A PREMIUM TIMES’ journalist, Cletus Ukpong, has been shortlisted for the 2019 edition of the West Africa Media Excellence Awards.
The award organisers, the Media Foundation for West Africa (MFWA), which announced this on Tuesday, said 21 journalists, from six West African countries, have been shortlisted for the awards.
Mr Ukpong is the regional editor, South-South Nigeria, for PREMIUM TIMES. His entry for the award was a six-part investigative series on the rot in public education in Akwa Ibom, one of Nigeria’s richest states.
MFWA said 724 entries were received from journalists in over 15 countries.
The award ceremony is scheduled to hold on October 19 in Accra, Ghana.
Other shortlisted journalists from Nigeria are Odinaka Anudu, Business Day; Tobore Ovuorie, The Nation; Kunle Adebajo, International Centre for Investigative Reporting (ICIR); Tunde Ajaja, Punch; and Aneta Felix, TV360 Nigeria.
From Ghana, Edward Adeti of Starr FM, Beryl Richter, Joy News, and Timothy Ngnenbe of Graphic Online are on the list.
Others from Ghana are Seth Boateng, Joy News; Nabil Rufai, GHOne TV; Emmanuel Dogbevi, ICIJ/Cenozo; Justice Baidoo, Joy News; and Emmanuel Debrah, Joy News.
Sama Tounwendsida Hugues Richard of L’Observeteur Paala; Sawadogo Delwendé Elza Sandrine Clothilde, of L’Economiste Du Faso; Joseph Haro, Sidwaya; and Tagnan Rodrigue Arnaud, Mutations, are the journalists shortlisted from Burkina Faso.
Seriba Kone, Lepointsur.com of Cote D’Ivoire, Bettie K. Johnson-Mbayo, Frontpage Africa, of Liberia, and Mame Diomma Dramé, Ouestaf News of Senegal have also been shortlisted from the region.
“The winners for the various categories including the West African Journalist of the Year will be announced at the Awards event on October 19, 2019,” MFWA said in a statement published on its website.
“All finalists will receive a Certificate of Merit. Ultimate winners will receive plaques, certificates and cash prizes.
“All 21 finalists will also be inducted as fellows of the MFWA’s Journalism for Change Network and will be offered regular training opportunities both locally and internationally to enhance their capacity to influence positive change in society through journalism.”
Norbert Zongo Award
Meanwhile, another Nigerian journalist, Peter Nkanga, was one of the African investigative reporters who won prizes at the 2019 Norbert Zongo Investigative award of excellence which held Friday in Ouagadougou, Burkina Faso.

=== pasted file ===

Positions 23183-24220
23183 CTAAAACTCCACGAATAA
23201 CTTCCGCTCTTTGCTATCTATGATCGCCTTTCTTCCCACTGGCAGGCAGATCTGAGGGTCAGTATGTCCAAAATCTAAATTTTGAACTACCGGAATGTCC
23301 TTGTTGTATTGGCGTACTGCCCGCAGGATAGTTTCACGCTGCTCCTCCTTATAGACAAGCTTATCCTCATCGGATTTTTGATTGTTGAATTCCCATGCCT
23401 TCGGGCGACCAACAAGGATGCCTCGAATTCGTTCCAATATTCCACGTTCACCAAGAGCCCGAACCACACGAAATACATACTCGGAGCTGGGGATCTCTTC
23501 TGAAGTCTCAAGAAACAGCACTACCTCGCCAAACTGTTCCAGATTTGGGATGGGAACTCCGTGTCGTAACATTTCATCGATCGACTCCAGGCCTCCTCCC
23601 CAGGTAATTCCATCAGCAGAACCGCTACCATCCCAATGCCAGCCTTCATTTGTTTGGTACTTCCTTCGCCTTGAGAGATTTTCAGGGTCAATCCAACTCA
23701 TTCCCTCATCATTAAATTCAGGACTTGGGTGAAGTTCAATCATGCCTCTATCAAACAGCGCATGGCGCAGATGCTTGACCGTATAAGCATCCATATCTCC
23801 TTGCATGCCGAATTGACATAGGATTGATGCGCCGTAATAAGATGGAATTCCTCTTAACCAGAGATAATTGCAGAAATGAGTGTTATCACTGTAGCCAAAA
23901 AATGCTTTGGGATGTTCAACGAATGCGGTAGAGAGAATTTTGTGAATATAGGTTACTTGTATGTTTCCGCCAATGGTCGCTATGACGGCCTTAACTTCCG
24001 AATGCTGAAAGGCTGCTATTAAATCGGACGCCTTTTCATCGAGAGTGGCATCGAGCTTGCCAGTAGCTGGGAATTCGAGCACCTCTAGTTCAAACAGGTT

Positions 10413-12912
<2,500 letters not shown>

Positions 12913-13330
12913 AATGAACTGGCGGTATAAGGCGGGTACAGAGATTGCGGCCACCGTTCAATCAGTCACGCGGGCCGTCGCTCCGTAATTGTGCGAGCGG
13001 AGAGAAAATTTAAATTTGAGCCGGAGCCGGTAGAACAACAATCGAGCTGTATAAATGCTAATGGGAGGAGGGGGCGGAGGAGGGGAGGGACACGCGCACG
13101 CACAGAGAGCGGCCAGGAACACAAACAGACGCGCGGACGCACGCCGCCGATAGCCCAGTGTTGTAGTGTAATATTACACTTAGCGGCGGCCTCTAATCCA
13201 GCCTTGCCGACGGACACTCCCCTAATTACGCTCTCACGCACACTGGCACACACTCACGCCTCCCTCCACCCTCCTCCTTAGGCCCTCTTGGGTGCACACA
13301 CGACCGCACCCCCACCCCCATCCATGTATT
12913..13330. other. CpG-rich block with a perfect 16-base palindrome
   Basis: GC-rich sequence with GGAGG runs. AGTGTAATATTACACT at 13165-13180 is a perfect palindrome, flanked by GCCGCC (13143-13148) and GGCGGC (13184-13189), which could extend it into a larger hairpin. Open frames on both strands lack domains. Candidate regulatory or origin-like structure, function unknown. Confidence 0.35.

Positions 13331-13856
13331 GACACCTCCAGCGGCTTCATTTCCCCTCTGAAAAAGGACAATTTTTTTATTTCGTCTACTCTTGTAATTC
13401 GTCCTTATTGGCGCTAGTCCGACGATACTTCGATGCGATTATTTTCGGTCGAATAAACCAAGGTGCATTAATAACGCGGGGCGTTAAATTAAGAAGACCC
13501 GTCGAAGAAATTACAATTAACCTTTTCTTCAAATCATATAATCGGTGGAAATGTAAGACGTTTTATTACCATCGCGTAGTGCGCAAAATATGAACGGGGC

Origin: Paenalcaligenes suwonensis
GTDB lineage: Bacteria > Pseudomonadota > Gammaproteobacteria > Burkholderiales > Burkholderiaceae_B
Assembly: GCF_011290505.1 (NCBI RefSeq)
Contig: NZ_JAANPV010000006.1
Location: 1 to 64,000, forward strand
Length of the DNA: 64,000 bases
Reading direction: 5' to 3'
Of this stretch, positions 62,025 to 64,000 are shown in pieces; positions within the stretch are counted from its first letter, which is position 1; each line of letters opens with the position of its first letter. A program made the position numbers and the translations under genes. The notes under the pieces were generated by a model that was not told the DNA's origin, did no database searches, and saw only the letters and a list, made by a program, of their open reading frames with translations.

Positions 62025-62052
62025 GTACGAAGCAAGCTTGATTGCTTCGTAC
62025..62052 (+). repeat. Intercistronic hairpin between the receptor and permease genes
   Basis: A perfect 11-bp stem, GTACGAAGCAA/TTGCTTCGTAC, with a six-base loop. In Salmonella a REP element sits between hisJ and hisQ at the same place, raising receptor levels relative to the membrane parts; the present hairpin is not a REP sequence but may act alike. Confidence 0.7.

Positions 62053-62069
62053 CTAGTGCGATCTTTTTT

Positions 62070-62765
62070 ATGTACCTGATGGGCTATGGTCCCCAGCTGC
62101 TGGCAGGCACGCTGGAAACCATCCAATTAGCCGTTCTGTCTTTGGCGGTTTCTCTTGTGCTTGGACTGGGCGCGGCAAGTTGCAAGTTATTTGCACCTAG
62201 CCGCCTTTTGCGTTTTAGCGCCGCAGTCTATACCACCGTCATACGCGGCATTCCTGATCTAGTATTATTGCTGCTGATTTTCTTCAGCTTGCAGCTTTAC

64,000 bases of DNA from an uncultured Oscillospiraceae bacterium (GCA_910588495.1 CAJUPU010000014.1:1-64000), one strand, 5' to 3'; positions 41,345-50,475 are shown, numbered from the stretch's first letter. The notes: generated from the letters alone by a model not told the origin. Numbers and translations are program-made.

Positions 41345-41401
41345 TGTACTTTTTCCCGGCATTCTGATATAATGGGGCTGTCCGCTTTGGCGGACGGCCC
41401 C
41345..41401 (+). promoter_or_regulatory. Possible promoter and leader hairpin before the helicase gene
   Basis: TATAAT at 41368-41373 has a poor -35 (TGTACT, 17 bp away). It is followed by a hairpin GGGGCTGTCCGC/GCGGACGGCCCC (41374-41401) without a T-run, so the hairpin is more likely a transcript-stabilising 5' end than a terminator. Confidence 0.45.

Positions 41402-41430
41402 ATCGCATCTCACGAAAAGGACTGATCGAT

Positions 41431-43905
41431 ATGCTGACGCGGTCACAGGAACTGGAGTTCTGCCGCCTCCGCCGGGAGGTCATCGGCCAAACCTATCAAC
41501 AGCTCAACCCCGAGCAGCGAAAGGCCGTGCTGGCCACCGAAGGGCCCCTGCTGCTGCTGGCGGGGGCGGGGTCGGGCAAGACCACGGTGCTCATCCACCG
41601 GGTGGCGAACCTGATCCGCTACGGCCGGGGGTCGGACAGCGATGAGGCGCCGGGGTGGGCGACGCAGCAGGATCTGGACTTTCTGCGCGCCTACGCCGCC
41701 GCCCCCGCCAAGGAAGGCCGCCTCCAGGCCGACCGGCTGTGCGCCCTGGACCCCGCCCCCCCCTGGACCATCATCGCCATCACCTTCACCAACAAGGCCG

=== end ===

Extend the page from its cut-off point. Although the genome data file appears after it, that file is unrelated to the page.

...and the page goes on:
The event was a part of a week-long conference that focused on press freedom and freedom of expression.
Over 200 journalists, scholars and government officials brainstormed on challenges facing press freedom and freedom of expression in Africa.
The deliberations were under the auspices of the International Festival of Freedom of Expression and Press (FILEP) organised by the Norbert Zongo Press Centre (CNP-NZ).
The theme of this biennial FILEP meeting was “Feathers, microphones and cameras for a free and united Africa”.
Mr Nkanga, who won a cash prize, was also given a certificate of ‘encouragement’ (recognition).
The panel of judges said one of his reports which focused on the plight of journalists detained by Nigerian security operatives won him the recognition in the online news category.
A multilingual investigative journalist, Mr Nkanga recently won the first-ever Jamal Khashoggi Award for Courageous Journalism for 2019.
The award is an initiative of the US-based global human rights foundation, Inti Raymi Fund.
He is known to be a fierce advocate for press freedom. Mr Nkanga has vigorously campaigned for the rights of journalists in Nigeria and Africa.
In 2018, he was one of those who led the advocacy for the release of Jones Abiri, the publisher of Bayelsa State-based weekly paper, Weekly Source, who was arrested by operatives of the State Security Service in July 2016.
Others who were honored at the event include William Rasoanaivo from Madagascar (Best Caricature), Haruna Marane from Burkina Faso (Best photojournalist ), Roukiatou Ouattara, from Burkina Faso, (Radio) and Oumar Sombre, Burkina Faso (Television). They were also given the cash prizes each and certificates of recognition.
The overall prize of the night for the best Investigative piece went to Malian journalist, Serge Daniel Gbogbohoundada. He was given 1 million CFA (approx $800) and a plaque.
The Investigative Prize is an award of excellence to reward the best works of investigative journalism in Africa.
The prize was thrown open to all the professional working journalists in Africa or journalists collaborating with the African press.
The stories selected by the organisers were published or broadcast between May 3, 2017, and May 3, 2019.
The prize was initiated in honour of a journalist, Norbert Zongo, who was killed while conducting an investigation into the unresolved death of David Ouédraogo, driver of François Compaoré, the younger brother of President Blaise Compaoré of Burkina Faso.
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